My parents taught me that Islam is a simple religion. It means ‘submission to God’ (‘Allah’ in Arabic), and those who accept this way of life wholeheartedly are called Muslims. We believe our religion is not a new one – it started with Adam, who was the first man. He was followed by 120,000 more prophets, including Moses, Jesus and finally Muhammad. All of them preached the same thing: submission to the will of Allah.

We believe in five things: that there is only one God and that Muhammad was the last prophet; praying five times a day; fasting for one month of the year; giving part of our wealth to the needy; and, if financially and physically able, going on pilgrimage once in a lifetime.

In addition, and this is critical, my parents taught me that I needed other essential qualities in order to be a Muslim – not necessarily a good one but simply qualifying for the name! These are trustworthiness, truthfulness, standing up for justice and equality between men and women, complying with the law of the land, respecting other people’s beliefs, loving children, honouring and looking after elderly parents and neighbours, and being loyal to any country you call home. These principles are central to the way of life of any true Muslim.



Muslims In America Are Just As American As Everyone Else — And We’re Afraid Too

5a8c2e3f210000c300601c28When I look in the mirror, I see short dark hair, brown skin, big eyes and probably a leather jacket. I’m pretty impressed with that woman.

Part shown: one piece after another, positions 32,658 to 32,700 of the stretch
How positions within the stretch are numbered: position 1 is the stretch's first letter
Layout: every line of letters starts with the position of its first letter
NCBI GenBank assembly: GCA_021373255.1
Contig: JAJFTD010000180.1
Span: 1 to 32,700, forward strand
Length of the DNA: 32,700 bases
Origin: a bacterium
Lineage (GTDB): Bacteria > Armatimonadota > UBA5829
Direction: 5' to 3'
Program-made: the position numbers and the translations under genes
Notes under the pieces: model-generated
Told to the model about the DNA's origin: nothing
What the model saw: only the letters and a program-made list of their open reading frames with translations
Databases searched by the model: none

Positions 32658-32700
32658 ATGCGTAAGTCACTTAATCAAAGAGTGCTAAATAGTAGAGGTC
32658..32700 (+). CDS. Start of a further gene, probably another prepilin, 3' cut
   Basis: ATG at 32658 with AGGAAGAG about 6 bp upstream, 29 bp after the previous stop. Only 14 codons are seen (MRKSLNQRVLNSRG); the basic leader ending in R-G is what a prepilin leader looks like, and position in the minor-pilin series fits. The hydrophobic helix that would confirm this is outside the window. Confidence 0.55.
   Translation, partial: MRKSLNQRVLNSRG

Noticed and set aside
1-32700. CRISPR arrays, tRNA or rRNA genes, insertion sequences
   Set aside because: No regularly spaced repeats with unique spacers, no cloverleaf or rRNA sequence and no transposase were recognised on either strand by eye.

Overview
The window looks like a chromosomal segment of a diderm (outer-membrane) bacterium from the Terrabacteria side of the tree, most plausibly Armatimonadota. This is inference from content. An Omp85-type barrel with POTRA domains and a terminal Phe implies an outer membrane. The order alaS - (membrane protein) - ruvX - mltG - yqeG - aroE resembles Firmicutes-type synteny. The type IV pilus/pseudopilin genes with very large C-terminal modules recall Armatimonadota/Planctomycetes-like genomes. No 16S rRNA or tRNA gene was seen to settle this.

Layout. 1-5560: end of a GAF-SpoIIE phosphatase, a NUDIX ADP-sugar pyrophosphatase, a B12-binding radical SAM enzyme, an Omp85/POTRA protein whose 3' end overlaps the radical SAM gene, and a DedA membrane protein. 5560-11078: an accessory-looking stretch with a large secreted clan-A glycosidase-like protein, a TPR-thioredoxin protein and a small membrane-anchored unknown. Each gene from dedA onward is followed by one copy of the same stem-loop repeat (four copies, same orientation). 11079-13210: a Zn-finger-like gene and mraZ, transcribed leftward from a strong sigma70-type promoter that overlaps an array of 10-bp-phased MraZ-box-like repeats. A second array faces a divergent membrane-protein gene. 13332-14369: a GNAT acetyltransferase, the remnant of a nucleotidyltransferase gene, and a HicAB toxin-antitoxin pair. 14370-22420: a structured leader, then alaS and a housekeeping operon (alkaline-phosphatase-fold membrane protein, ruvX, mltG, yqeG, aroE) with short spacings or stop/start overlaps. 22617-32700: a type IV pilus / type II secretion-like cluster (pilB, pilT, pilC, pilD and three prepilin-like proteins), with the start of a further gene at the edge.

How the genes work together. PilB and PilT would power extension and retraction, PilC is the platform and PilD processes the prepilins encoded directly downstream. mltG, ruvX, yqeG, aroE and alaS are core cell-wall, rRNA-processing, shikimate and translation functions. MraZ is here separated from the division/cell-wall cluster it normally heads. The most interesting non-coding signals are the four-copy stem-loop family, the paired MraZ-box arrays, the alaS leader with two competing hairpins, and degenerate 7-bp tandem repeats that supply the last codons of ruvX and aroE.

But you know what a lot of other people see? A terrorist. Someone to be feared. Someone uneducated. Someone oppressed. Someone who can’t be trusted.

They see … a Muslim.

The sad fact is that many Americans are afraid of Muslims. After the terror attacks that have been associated with Muslims ― 9/11, the Boston Marathon, San Bernardino, to name a few ― it’s no surprise that Muslims are seen as bomb-hugging monsters. In movies, on TV, in the media, we are the bad guys. And if you are presented with the same image over and over again, it’s bound to stick.

Is it fair to blame all Muslims for the acts of a few bad people? No, of course not. Muslims in America are just as American as everyone else. We have the same hopes and dreams, the same fears and worries. To be brutally honest, we actually have more to worry about than other Americans.

Why? Because along with having the same fears as everyone else, we have the added fear of being Muslim in America.